Interview : U Thein Zaw Tun
How will the Myanmar Credit Bureau improve credit access for small and medium-sized enterprises (SMEs), and how is its rollout progressing?
U THEIN ZAW TUN: Banks have been eagerly awaiting the establishment of the credit bureau for quite some time. Its beneficiaries are not only the SMEs, but the whole of society, as everyone gains a more agile banking sector and greater financial indebtedness prevention. For instance, we are issuing credit cards and personal loans to our customers on a near-daily basis. Right now, it takes considerable time for us to really understand a customer’s financial status and capabilities, as we must use cross-reference observation. However, if we gain access to the credit bureau and a client’s credit scores, it will not only shorten the processing time to issue a loan or a line of credit, but will also increase their borrowing limit.
With regard to implementation, the government, the Central Bank of Myanmar and all the other banks are really pushing to streamline procedures within the credit bureau. While the need for the bureau has been acknowledged by all members of the financial services market, we must wait to see how our clients’ data will be managed. As required by the regulations we are ready to share information about the loans issued, but we still need to see how that information will be used and who will have access to it.
What should the banking sector do to accelerate the digitalisation of financial services and the transition away from a cash-based society?
THEIN ZAW TUN: The key areas are as follows: digital ID, e-security and e-payments. The digital ID process must be carried out solely by the government, while security may be performed jointly by actors from the public and private sectors.
Commercial banks, meanwhile, are playing a leading role in the development of e-payment platforms. Nevertheless, before we can leverage these opportunities, there are important additional steps for the sector to take, such as the effective implementation of centralised digital settlement systems and QR code standardisation.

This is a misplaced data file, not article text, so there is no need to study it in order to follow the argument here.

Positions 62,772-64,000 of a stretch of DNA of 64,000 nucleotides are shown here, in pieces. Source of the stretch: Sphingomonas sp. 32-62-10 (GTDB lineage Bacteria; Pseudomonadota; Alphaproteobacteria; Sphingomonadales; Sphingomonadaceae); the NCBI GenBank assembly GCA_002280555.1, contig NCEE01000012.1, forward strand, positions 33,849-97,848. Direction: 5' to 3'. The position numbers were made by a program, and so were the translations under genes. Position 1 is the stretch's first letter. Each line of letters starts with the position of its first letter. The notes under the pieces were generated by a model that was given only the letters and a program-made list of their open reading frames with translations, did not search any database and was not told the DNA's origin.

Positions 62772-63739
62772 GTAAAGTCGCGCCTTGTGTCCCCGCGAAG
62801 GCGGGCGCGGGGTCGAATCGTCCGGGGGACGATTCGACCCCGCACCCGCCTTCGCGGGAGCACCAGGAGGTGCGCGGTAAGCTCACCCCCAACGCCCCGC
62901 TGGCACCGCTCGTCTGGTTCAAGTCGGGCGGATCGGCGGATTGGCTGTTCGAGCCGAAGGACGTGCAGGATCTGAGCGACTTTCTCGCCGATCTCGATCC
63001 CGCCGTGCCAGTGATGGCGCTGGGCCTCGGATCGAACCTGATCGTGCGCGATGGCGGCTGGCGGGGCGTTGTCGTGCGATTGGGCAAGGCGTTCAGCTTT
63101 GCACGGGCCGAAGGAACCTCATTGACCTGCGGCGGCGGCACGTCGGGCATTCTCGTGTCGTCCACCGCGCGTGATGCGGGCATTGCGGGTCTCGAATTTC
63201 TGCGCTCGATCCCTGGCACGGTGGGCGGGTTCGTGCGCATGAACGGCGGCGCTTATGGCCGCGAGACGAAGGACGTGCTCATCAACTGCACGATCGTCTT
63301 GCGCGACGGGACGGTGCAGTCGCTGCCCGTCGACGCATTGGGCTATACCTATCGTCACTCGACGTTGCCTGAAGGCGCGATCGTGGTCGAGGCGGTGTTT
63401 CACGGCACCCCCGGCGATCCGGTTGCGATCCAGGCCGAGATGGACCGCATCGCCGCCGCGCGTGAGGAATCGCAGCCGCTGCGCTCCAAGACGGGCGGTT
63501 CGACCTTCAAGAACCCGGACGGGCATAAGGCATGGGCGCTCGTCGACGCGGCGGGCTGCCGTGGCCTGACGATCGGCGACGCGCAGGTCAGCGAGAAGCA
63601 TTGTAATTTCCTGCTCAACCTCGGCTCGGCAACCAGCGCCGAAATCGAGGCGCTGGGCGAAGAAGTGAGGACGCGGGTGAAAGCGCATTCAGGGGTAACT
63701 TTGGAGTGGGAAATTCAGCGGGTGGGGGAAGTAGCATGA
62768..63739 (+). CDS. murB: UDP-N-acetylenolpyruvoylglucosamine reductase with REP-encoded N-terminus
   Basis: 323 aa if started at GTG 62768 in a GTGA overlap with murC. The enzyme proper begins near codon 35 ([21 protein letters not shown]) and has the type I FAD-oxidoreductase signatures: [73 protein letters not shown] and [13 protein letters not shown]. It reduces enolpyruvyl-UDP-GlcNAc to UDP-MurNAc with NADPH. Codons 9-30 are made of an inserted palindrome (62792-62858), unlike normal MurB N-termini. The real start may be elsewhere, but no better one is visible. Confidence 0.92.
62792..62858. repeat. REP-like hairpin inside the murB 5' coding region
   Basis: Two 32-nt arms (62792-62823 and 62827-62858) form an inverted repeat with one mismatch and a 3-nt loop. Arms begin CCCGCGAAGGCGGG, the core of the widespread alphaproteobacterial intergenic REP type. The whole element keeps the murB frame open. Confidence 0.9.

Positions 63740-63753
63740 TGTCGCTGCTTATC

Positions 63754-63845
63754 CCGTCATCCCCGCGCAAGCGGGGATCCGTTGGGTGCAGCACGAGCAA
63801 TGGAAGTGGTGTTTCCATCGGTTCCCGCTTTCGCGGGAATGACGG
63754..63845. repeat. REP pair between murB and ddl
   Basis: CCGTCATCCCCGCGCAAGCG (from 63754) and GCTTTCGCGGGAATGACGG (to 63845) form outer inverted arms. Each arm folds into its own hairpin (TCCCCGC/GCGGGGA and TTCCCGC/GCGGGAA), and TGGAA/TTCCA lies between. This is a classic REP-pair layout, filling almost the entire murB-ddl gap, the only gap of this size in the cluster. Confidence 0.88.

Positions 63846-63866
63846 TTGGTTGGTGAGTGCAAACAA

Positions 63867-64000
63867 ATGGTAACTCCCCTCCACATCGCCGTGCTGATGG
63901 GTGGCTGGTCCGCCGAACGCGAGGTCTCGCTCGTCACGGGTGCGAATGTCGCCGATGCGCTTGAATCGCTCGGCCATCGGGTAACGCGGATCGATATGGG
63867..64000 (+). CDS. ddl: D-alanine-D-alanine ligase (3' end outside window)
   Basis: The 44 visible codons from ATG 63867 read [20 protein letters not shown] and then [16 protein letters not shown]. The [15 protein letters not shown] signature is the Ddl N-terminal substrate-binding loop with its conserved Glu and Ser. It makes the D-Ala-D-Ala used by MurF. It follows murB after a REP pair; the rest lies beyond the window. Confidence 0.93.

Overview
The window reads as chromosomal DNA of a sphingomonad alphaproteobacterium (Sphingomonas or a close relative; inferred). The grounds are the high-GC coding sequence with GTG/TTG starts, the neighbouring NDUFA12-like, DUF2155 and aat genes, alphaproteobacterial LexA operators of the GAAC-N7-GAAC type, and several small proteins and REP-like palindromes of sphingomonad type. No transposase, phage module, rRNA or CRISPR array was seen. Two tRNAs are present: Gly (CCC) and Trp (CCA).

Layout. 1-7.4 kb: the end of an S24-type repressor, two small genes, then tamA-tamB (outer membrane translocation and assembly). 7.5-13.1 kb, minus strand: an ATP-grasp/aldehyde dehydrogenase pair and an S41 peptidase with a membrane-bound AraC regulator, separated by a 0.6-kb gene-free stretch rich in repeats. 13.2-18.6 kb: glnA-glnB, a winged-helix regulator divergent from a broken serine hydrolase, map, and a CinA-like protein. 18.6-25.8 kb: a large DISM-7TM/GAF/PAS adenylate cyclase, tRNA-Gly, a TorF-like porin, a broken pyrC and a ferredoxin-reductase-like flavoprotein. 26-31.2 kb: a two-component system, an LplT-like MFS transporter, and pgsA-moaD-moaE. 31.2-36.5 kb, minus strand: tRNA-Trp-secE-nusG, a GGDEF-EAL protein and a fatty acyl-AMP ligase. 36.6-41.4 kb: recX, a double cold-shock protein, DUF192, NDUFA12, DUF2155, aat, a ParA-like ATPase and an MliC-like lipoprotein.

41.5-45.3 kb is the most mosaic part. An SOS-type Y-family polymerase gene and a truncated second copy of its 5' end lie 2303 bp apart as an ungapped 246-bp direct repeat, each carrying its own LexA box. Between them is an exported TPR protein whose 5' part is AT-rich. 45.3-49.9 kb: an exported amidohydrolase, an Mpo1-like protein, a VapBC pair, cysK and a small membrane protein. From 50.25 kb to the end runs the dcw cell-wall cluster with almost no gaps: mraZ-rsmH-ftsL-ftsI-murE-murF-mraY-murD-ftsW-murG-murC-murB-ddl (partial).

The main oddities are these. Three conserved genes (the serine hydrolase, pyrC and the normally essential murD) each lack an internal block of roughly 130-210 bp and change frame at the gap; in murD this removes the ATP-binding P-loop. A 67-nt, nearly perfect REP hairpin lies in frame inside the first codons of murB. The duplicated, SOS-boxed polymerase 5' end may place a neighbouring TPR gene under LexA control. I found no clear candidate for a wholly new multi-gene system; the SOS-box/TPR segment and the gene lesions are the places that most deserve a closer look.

Given the current economic landscape, what policies could help to ease the liquidity crunch being seen in some key sectors?
THEIN ZAW TUN: Some sectors, including telecoms, hotels and tourism, have maintained sound liquidity in recent years. Banks, however, have experienced some negative impacts arising from the slowdown in real estate growth and the difficulties most citizens face obtaining credit. Nonetheless, given recent regulatory changes and the creation of new institutions and initiatives, including the credit bureau and credit guarantee insurance, we expect the situation to improve very soon. We also expect banking operations to enjoy a further boost from an expansion of the loan and mortgage markets.
As the unbanked population slowly but steadily decreases, what can be done to bring the rest of the country into the formal financial system?
THEIN ZAW TUN: The success of the Financial Inclusion Roadmap 2014-20 generally and bank enrolment specifically have relied on important improvements in financial education that have been made in the last four or five years. Previously, people did not understand why they needed banking, but outreach has taught them that a financial account has more benefits to offer than a wallet.
We believe that we can reach that 50% penetration mark following the launch of a platform that supports tax and public utility payments. The success so far has inspired confidence, and integrated with the growth of bank interoperability, proper standardisation and e-payment development, this confidence will make the roadmap a full success.
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